Foodservice Equipment Reports

Groups Question Enforcement Of Food Safety Act

Last week, full-page newspaper ads featuring victims of food contamination highlighted an outcry by 10 consumer-health groups that championed the landmark 2010 food safety law but now assert that enforcement delays could cost lives and money.

A consortium, which includes the American Public Health Association, the Center for Science in the Public Interest and the Consumer Federation of America, says the Obama administration is holding up the rules that would put the Food Safety Modernization Act into effect. The Act, which passed with broad bipartisan support, was the first major overhaul of the Food and Drug Administration’s food safety laws since the 1930s. The law aims to ensure the U.S. food supply is safe by shifting the focus from responding to contamination to preventing it. The rules were motivated, in part, by the growing globalization of the nation’s food supply, and it gives the agency, which is responsible for the safety of most of the country’s food supply, more control over food imports as well as broad new powers to prevent contamination of produce and processed food.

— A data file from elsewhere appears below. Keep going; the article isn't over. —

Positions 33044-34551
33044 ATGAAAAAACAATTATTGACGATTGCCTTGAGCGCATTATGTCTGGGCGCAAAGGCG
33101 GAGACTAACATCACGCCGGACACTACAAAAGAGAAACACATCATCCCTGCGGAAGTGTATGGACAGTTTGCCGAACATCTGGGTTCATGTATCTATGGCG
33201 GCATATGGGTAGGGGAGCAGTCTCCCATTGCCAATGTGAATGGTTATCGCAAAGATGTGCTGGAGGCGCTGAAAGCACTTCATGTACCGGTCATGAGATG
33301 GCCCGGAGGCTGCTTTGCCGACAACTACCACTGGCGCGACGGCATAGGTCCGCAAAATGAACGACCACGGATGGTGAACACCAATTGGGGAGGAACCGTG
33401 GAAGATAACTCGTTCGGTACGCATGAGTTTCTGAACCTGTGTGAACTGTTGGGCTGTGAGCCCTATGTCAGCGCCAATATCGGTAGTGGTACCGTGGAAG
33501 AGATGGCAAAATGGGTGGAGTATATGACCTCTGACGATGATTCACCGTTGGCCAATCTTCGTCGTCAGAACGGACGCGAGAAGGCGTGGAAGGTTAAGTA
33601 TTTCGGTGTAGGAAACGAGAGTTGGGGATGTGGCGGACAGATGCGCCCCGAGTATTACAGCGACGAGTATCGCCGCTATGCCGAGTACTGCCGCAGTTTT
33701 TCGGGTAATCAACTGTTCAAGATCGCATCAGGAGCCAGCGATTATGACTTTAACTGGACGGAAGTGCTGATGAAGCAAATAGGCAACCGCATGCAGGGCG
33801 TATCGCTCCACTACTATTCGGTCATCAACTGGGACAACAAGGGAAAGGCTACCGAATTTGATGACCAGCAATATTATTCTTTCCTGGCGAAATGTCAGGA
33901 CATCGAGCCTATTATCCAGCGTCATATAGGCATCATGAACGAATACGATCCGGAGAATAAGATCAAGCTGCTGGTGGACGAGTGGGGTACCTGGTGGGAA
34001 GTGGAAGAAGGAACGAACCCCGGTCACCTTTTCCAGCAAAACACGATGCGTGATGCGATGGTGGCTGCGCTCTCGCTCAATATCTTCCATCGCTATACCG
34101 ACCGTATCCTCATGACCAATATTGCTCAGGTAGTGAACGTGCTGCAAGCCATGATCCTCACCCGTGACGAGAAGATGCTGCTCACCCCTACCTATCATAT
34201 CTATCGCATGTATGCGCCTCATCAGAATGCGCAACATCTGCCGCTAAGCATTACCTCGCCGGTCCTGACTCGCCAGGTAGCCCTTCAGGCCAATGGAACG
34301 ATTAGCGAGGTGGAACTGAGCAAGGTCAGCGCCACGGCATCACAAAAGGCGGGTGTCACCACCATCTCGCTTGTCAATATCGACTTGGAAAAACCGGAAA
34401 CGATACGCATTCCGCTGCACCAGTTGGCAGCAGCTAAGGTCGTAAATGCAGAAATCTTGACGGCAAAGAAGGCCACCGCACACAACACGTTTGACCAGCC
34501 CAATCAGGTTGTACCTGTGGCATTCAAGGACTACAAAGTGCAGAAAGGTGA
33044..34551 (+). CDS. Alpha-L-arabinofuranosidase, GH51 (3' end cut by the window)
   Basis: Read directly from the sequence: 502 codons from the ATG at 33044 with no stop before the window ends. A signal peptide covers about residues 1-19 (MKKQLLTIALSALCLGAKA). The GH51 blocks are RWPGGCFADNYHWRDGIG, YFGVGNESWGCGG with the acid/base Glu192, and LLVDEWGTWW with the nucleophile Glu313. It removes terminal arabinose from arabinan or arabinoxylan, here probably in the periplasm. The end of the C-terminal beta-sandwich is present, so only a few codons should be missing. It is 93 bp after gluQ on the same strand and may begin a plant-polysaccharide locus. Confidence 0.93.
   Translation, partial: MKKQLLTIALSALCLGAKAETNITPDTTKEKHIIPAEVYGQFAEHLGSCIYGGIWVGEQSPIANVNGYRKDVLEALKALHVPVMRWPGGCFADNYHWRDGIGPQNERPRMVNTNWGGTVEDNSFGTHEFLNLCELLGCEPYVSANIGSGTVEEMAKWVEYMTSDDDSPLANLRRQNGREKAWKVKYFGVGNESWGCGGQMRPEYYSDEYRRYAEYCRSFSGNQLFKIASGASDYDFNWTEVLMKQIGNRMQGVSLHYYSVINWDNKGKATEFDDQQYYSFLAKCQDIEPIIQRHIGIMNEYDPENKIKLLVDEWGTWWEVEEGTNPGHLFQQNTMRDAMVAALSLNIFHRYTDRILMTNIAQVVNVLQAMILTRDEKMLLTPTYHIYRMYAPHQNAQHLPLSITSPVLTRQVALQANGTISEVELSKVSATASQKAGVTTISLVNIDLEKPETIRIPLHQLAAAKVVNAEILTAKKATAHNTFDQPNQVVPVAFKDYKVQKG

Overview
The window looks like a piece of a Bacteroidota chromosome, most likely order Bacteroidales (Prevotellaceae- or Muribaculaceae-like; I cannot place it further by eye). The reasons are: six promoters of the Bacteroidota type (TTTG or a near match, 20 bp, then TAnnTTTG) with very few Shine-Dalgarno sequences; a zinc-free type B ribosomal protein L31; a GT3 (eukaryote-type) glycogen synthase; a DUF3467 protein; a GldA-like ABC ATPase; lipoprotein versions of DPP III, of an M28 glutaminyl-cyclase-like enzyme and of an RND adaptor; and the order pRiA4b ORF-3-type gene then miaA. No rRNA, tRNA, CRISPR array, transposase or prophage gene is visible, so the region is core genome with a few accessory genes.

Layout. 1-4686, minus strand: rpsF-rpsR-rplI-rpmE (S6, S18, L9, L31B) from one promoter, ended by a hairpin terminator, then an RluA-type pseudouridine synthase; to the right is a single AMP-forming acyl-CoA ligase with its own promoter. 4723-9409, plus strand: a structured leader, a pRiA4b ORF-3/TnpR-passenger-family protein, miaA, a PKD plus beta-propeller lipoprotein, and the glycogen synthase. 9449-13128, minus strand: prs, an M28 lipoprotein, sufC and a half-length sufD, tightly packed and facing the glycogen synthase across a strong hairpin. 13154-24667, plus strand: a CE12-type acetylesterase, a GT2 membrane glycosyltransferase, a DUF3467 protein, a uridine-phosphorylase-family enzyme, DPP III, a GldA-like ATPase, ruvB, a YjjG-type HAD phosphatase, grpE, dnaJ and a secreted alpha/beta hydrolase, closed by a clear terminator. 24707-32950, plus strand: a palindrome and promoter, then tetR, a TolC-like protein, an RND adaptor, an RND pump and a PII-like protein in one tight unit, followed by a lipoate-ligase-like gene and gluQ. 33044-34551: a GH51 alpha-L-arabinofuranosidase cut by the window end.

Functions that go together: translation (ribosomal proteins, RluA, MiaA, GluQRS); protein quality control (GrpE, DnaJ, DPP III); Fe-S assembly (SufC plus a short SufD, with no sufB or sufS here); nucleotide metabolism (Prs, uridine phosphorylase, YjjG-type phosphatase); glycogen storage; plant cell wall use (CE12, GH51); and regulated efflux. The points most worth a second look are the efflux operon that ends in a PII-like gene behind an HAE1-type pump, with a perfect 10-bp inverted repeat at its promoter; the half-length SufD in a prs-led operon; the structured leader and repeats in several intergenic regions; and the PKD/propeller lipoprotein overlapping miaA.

The FDA rules that are needed to carry out the law have been under review by the Office of Management and Budget in the White House since December. Before the rules become official, the FDA still has to circulate them for public comment, adding more months to the process. The rules for importers were expected in January and for domestic food processors in July, advocates said. Many food producers supported the law, seeing it as a way to avoid the expense of food recalls.

Approximately 3,000 deaths and 128,000 hospitalizations are caused by food contamination every year, according to the Centers for Disease Control.